Have you played this game?You can rate this game, record that you've played it, or put it on your wish list after you log in.
Playlists and Wishlists
RSS FeedsNew member reviews
Updates to downloadable files
All updates to this page
About the Story
58th Place - 24th Annual Interactive Fiction Competition (2018)
|Average Rating: |
Number of Reviews: 2
Write a review
Tohu wa Bohu is intentionally poetic, utilizing allegorical language, stream-of-consciousness, and unusual punctuation and capitalization.
It's developed in texture, with a short, skippable intro followed by a 19-part quiz, with each quiz question actually a link to another poem segment, some with images or other enhancements.
I found it well-done and beautiful. The reason for my low score is my scale. I found it:
but somehow I felt an emotional distance that kept me from fully enjoying the piece. And, occasionally, the sheer length of the piece made the dragging and dropping tedious, leading me to be unlikely to play again.
If you're interested in poetic IF, I'd check this out.
I looked it up: apparently "Tohu Wa Bohu" is a Hebrew phrase. It appears in the second verse of the biblical book of Genesis, where it is translated "without form, and void."
One of art's many purposes is to serve as therapy for the artist. Someone might write poetry to deal with the end of a romantic relationship, for instance, or perhaps paint to help cope with a child's suicide. For many years I kept a daily journal, and spending time each day organizing my thoughts helped me make sense of the events in those periods of my life. (Perhaps my journal entries aren't truly art, but writing them felt therapeutic in the same way I'm talking of here.)
Tohu Wa Bohu feels very much like it served as therapy for the author. It feels, to me, like something deeply personal. The work's blurb indicates this: "An immersive exploration of chronic depersonalization / derealization disorder. Content warning: This true story deals in part with suicidal ideation." So it's a true story. But it's not really a story in the conventional sense. Instead, you're taking a quiz about whether you have feelings of depersonalization. So the true story must be the author's, the one that underlies all of the quiz questions and answers.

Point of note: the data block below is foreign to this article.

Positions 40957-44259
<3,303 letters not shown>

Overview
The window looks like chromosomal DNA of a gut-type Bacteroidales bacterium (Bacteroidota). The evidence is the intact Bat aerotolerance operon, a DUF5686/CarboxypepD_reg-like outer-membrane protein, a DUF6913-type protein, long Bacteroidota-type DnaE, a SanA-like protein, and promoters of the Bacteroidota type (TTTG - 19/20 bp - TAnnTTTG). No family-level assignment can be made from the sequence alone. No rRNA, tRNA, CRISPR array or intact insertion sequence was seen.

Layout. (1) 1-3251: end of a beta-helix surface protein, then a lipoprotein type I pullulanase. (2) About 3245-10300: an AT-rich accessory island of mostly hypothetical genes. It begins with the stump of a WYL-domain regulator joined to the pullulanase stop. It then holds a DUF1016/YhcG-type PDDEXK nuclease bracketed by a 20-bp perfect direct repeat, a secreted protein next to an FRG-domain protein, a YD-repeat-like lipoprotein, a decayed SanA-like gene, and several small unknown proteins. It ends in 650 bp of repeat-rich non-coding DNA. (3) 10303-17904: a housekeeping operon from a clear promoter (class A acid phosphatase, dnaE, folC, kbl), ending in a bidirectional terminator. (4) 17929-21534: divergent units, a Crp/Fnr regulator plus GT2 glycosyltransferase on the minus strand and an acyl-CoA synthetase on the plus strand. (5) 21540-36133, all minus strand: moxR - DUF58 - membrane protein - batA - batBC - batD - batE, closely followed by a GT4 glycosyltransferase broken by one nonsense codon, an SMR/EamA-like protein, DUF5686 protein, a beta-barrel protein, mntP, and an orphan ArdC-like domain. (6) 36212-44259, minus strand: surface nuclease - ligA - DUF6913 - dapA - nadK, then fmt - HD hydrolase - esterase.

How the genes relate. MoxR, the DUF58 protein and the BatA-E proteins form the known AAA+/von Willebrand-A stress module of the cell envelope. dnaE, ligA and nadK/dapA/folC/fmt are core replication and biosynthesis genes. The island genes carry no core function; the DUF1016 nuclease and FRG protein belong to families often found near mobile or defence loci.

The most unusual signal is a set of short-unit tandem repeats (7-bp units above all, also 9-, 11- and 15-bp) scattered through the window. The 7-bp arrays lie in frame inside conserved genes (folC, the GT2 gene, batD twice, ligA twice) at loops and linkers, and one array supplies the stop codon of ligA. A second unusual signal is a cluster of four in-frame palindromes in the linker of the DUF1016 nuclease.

One aspect of art-as-therapy is that the more personal it is the less universal it tends to be. And I think that's the case with Tohu Wa Bohu: It's very personal. But unless you've experienced something like what the author has gone through then it may be difficult to relate to the work. That's where I fall, I'm afraid, with Tohu Wa Bohu. (And that's probably how most people would respond to my journal entries from my college days, frankly. I'm still glad I wrote them.)
So, I don't feel like I can rate Tohu Wa Bohu. I do, however, appreciate what the author was trying to do with this work. It looks like he put a lot of effort into it, and I hope it helped him through what he's been struggling with. And I hope that others reading it who have had struggles similar to the author's will also resonate with it.
The Mulldoon Legacy, by Jon Ingold
Average member rating: (39 ratings)
"In the event of my disappearance, my legacy shall not be distributed until every room in my museum has been searched in case I can be located." --Last Will and Testament, E. Mulldoon.
|Aisle, by Sam Barlow|
Average member rating: (286 ratings)
"Late Thursday night. You've had a hard day and the last thing you need is this: shopping. Luckily, the place is pretty empty and you're progressing rapidly. On to the next aisle... Aisle started out as a game which would not need the...
|Augmented Fourth, by Brian Uri!|
Average member rating: (61 ratings)
WANTED: Amateur musicians to serve the Royal Court. Must provide own instrument and be inured to copious constructive criticism. Impress your friends! Meet the King! Apply in person at the Castle, located on the south side of the volcano...